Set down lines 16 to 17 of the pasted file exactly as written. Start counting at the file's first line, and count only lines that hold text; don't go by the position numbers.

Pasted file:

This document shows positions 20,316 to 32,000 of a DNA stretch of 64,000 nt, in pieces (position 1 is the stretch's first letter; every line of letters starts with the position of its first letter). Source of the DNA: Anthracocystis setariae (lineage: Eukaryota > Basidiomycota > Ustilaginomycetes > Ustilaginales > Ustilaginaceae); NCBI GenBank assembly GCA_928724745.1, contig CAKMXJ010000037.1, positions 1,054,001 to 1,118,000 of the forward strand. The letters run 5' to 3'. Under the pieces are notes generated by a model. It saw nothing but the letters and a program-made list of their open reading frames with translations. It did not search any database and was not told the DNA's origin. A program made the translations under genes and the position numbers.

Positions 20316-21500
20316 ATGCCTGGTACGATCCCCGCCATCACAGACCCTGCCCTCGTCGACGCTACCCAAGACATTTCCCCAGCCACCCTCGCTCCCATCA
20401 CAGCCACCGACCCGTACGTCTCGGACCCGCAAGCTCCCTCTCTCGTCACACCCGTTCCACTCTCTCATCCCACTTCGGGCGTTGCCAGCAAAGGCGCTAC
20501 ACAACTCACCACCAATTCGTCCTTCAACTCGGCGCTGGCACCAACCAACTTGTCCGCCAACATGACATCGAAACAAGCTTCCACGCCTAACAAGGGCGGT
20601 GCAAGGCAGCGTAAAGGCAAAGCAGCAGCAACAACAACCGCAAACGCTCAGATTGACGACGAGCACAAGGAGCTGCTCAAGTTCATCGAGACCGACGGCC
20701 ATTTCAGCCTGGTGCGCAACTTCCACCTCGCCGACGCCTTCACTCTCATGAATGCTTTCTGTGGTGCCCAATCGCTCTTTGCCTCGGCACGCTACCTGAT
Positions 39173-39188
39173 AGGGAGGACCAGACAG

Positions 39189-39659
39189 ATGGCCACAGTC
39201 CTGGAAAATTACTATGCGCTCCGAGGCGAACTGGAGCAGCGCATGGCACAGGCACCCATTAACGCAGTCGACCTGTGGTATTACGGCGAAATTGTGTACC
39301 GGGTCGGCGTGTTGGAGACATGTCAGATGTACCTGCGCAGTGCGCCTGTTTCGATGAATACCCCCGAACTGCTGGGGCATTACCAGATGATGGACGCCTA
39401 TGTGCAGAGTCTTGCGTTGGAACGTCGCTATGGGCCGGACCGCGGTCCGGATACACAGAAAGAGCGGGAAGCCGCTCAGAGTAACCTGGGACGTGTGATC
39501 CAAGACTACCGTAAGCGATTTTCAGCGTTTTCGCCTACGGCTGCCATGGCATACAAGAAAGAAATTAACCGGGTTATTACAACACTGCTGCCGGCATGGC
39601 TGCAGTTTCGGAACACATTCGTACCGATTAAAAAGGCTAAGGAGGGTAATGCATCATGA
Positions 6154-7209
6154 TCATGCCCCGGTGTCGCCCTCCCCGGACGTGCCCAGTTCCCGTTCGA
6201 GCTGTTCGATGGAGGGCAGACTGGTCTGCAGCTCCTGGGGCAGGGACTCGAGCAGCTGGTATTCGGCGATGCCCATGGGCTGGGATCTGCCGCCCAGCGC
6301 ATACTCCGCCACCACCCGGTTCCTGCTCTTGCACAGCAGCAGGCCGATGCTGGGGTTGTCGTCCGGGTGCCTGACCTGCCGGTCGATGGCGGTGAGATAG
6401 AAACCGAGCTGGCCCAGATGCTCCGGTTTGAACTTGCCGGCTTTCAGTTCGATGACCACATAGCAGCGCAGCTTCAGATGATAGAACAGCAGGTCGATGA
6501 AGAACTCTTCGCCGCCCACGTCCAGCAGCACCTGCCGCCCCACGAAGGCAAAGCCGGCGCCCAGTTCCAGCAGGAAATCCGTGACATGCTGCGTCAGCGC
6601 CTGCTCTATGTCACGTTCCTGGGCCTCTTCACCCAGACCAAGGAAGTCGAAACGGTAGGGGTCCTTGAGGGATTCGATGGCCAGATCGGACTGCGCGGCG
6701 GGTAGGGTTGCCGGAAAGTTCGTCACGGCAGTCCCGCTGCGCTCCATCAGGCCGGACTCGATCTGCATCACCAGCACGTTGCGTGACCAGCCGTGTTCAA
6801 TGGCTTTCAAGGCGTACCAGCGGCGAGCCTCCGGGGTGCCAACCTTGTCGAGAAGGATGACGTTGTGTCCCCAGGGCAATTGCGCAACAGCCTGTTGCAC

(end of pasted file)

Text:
39601 TGCAGTTTCGGAACACATTCGTACCGATTAAAAAGGCTAAGGAGGGTAATGCATCATGA
Positions 6154-7209